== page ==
Photo by Kevin Ku on Unsplash

The Back End Development Journey

From the browser to the server

Up next after my last post (The Front End Development Journey), is the Back End Development process. This can be a bit more involved and has about as much versatility to it as the previous two stages, if not more!

As a result, this means there is actually less documentation and often poorer in quality than of the other two fields. The Front End likely being the best and most documented of the three stages (UI/UX and Back End being the other two). Having said that let’s dig into this mysterious industry!

What Back End Dev actually is

Back End Development is building all the stuff that you don’t get to see happen. When you submit a form or log into your favorite site, these are actions that the Back End code and technologies handle.

Try to think of it as layers in an image, the foreground being the UI/UX component, the middle ground being the Front End component and the Back End being the background. Take any one of these away and the image falls apart, it no longer makes the same amount of sense and loses its continuity. In this case, it likely would not function at all.

When you sit at your computer and enter any kind of data into a website, you are using the Front End, designed by UI/UX teams, to communicate with the Back End. When you submit that data the browser sends it to a server which is a computer with different software on it. A different kind of operating system designed to handle the data the browser sends over.

A good example of this is logging into a website, first, you enter data then the data is then sent by the browser to the server. The server then checks that the login data matches what’s in the database then sends a response that basically says either “no and here’s why” or “yes, here ya go”, then a very specific response is then displayed to you the user. You are either logged in, or you are met with an indicator that something didn’t work.

In most cases, this means connecting to a database then adding, deleting, editing and sometimes just comparing the information sent, with the information stored in the database. There are other functions that backend provides as well which we will discuss in more detail later.

Other aspects of Back End development

Back End development also handles the stuff we care most about but never consider like the security of your information. Keeping your passwords, payment information and the data used and collected on those sites out of the hands of people who shouldn’t have it!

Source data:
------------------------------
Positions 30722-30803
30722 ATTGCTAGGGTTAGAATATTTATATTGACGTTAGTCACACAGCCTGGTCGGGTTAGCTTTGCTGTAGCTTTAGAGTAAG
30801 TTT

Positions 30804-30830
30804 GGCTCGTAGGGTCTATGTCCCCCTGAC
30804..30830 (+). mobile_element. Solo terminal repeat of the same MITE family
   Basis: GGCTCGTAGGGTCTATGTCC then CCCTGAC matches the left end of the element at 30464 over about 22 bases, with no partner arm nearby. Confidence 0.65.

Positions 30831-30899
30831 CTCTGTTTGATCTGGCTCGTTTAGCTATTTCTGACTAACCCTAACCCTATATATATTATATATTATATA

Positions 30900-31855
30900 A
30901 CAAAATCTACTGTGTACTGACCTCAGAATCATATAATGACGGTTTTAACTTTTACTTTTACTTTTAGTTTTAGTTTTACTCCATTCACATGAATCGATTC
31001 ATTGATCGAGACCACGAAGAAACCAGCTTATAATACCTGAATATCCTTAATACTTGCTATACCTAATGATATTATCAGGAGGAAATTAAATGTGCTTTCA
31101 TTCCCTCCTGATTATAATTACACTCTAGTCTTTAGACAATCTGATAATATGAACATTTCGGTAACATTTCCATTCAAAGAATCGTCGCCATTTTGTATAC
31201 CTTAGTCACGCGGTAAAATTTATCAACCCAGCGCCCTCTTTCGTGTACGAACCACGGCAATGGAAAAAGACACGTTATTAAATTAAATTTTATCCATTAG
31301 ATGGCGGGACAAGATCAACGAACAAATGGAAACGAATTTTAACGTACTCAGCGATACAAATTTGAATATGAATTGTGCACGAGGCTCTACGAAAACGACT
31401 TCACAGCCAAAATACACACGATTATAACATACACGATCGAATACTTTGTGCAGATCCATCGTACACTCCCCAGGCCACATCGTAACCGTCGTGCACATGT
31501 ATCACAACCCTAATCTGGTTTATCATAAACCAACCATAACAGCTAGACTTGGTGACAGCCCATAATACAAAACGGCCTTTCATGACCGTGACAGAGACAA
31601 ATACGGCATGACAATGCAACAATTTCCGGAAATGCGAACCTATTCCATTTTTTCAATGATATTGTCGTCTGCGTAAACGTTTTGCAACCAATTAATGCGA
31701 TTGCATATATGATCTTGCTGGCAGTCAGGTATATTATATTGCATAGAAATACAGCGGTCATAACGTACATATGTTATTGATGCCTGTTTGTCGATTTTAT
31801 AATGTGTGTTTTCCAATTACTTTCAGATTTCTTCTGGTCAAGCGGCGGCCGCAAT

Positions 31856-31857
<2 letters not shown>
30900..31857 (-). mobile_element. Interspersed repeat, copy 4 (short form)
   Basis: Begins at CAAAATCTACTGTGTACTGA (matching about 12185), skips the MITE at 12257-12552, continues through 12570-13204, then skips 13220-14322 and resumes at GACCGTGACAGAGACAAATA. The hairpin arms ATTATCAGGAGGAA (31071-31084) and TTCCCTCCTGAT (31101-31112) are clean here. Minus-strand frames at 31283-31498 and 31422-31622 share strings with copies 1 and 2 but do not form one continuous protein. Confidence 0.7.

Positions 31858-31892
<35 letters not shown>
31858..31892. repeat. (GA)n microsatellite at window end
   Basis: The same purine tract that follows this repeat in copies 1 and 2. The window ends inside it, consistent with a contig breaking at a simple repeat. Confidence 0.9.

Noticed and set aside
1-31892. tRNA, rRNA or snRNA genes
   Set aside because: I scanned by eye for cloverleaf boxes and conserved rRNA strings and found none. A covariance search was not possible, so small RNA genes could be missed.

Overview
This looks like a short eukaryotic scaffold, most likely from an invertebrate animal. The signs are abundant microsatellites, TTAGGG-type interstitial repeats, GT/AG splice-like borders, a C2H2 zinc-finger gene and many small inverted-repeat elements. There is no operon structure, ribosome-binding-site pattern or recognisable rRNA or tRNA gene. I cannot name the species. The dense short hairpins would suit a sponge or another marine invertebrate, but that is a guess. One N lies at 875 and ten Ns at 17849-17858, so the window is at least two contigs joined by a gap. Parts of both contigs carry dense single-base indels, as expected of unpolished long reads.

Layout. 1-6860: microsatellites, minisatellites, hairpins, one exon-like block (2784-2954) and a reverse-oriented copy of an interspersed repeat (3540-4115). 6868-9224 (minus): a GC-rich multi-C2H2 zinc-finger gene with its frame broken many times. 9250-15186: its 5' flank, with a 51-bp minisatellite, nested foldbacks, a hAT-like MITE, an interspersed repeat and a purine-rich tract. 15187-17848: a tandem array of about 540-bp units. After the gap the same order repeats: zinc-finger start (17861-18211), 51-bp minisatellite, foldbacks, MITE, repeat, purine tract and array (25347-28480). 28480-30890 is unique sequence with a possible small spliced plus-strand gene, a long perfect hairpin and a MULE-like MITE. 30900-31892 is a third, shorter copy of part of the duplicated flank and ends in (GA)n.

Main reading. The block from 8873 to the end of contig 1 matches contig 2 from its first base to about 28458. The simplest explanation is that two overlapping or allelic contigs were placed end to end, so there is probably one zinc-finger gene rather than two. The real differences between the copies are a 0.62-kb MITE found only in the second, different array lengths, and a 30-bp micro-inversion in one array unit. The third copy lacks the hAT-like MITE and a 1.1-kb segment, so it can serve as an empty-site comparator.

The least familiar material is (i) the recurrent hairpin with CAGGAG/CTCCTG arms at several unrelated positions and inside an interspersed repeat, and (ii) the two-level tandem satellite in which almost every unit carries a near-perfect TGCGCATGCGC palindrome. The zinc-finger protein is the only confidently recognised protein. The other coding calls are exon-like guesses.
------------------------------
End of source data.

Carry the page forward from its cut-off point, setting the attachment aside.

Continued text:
It also handles the ability for one site to communicate with another, like when Facebook asks you to give permission to another site. The bottom line is there is a lot that goes into this stage of development, and it handles a lot of different details that are vital to today’s information age. Now let’s talk a little bit about the technologies used.

The technologies used

For now, I’m going to focus on the languages used for this stage of development. There is as large a variety of software used as there are languages, however, there are fewer languages to choose from. The biggest in the industry are Javascript, PHP, MySQL (for databases), Python, Java, and Ruby. These languages are robust and can not only be used for websites but many other types of Back End Software development as well!

They are all used to communicate with the server for some purpose or another based on the specific request the browser sends. The languages used are determined by the type of server software the hosting service uses. For example, we use javascript to communicate with a Node.js server while we use PHP to communicate with servers like Xampp and Lamp and similar software.

Additionally, query languages like MySQL are used to communicate with databases in conjunction with the aforementioned languages. For example, one might use PHP to write and send a MySQL request to a server to confirm login information.

Wrapping up

In conclusion, it’s safe to say that while the Back End can seem like a scary mysterious place. It’s not, it just needs a little more illumination on it than it currently has! The Back End aspect of web development is a very cool place to be and in today’s age, it’s a good thing to have a basic understanding of how it works. I hope that this article helped provide a little clarity and illumination that has been so deeply needed on the subject. In my next article, we will start digging into the specific details of the Full Stack Development!

Special shout out to Robert Manolis for his gracious assist on this matter.

Front-End Developer by day, UI/UX designer by night! I’m an enigma with a desire to learn and teach others. Tech, Art, Philosophy and more

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